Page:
New York Times public editor Clark Hoyt, whose job it was to question the Grey Lady’s judgment and hold the paper accountable to its own standards, ended his run as gadfly-in-chief with a farewell column this weekend.
Hoyt departs because his term as public editor, as stipulated by his contract with the Times, has expired. “It really is time to go,” he says in the column.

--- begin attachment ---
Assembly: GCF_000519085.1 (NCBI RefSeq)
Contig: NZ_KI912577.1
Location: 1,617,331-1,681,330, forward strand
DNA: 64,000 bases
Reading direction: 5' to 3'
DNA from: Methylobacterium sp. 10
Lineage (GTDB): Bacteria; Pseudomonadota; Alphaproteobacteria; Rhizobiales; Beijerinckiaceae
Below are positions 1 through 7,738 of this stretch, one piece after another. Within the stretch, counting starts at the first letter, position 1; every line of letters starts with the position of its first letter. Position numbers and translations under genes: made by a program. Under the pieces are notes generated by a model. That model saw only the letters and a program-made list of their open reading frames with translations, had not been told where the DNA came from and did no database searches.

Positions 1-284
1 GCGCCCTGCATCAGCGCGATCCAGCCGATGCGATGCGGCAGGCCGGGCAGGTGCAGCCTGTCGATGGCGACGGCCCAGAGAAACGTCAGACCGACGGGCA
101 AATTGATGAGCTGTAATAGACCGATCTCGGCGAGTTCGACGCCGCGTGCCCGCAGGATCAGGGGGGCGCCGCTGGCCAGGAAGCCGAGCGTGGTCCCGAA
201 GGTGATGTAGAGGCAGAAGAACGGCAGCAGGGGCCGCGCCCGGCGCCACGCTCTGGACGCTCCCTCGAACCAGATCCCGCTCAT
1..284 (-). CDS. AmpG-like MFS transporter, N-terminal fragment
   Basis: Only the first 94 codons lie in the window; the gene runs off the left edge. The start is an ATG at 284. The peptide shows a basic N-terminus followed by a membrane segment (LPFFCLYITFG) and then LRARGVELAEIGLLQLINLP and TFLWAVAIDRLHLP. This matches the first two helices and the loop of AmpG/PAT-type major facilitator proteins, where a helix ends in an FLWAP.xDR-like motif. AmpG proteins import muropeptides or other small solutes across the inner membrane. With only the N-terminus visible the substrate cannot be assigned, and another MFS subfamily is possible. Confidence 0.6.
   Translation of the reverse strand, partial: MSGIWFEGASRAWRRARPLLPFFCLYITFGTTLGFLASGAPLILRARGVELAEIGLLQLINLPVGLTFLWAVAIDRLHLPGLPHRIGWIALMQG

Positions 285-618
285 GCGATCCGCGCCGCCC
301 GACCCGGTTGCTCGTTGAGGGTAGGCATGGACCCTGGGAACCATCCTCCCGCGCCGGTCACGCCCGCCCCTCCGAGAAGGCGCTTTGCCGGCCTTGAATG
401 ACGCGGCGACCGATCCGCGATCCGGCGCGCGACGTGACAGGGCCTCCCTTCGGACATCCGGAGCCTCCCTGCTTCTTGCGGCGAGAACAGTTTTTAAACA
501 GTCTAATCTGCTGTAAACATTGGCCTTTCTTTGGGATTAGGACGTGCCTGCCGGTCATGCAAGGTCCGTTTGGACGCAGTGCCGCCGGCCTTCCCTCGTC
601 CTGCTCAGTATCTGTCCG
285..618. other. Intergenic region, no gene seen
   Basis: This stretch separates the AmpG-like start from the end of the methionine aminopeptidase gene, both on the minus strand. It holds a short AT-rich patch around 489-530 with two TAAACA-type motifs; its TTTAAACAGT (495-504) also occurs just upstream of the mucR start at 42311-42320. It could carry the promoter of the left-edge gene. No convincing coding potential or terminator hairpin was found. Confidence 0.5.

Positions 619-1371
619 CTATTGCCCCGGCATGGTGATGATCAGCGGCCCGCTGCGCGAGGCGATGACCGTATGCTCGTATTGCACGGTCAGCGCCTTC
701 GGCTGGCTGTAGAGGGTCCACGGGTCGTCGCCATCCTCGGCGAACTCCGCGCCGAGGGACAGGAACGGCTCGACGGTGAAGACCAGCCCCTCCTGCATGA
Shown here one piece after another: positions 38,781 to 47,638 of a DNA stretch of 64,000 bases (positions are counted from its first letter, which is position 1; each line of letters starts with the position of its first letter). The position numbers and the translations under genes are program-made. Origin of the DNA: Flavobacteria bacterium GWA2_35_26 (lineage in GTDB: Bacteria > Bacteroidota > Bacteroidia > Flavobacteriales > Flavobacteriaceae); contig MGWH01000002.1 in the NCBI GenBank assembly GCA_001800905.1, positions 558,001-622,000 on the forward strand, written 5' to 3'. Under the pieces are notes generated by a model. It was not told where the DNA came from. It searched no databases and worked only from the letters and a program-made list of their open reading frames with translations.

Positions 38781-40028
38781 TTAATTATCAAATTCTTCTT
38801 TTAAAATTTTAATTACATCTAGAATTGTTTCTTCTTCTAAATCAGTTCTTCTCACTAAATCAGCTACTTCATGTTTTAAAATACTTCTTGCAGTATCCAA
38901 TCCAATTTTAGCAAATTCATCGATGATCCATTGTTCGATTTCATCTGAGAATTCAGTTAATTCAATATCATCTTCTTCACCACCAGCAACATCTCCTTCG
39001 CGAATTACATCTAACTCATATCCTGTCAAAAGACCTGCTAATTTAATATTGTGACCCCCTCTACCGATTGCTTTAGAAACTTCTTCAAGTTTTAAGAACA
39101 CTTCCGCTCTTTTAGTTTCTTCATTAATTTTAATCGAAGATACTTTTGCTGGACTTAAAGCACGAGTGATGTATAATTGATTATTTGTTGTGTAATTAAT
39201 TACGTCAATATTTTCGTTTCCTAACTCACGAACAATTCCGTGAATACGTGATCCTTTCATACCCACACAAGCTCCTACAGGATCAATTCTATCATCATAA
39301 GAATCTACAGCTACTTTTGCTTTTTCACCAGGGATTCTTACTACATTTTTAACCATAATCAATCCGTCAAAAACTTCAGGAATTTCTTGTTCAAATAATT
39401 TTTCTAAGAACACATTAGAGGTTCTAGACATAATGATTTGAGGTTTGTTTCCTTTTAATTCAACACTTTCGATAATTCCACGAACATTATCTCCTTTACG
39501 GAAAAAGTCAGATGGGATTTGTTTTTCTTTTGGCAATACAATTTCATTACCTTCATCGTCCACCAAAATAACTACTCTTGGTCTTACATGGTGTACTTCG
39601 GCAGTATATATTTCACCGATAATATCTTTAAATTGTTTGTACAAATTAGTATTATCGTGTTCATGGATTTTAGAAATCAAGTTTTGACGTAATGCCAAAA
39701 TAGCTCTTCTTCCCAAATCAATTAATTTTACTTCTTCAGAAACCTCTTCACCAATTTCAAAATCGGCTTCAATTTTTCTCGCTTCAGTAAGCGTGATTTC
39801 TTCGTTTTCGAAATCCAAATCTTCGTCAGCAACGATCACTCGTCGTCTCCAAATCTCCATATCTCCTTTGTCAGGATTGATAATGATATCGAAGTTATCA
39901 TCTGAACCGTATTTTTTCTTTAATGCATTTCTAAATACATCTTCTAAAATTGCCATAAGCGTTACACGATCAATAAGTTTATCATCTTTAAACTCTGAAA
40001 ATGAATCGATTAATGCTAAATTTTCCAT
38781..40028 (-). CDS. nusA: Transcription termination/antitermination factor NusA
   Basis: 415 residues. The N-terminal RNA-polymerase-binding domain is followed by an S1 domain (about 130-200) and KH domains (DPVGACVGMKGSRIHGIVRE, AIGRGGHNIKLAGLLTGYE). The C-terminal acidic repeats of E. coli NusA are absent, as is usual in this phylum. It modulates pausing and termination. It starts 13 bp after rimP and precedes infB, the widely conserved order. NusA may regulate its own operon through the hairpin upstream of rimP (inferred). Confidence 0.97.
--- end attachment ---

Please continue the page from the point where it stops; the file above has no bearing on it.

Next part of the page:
Overall, Hoyt makes it sound as though he had a pretty nice time, despite the rare suicide threat or irate reader who believed he must have made a deal with the devil. He praises former public editors Daniel Okrent and Byron Calame for paving the way for his role in what he views as a serious and important job. He has kind words for executive editor Bill Keller, who he says showed equanamity even during their most heated disputes.
“A new public editor, also from outside, will be named soon,” wrote Hoyt.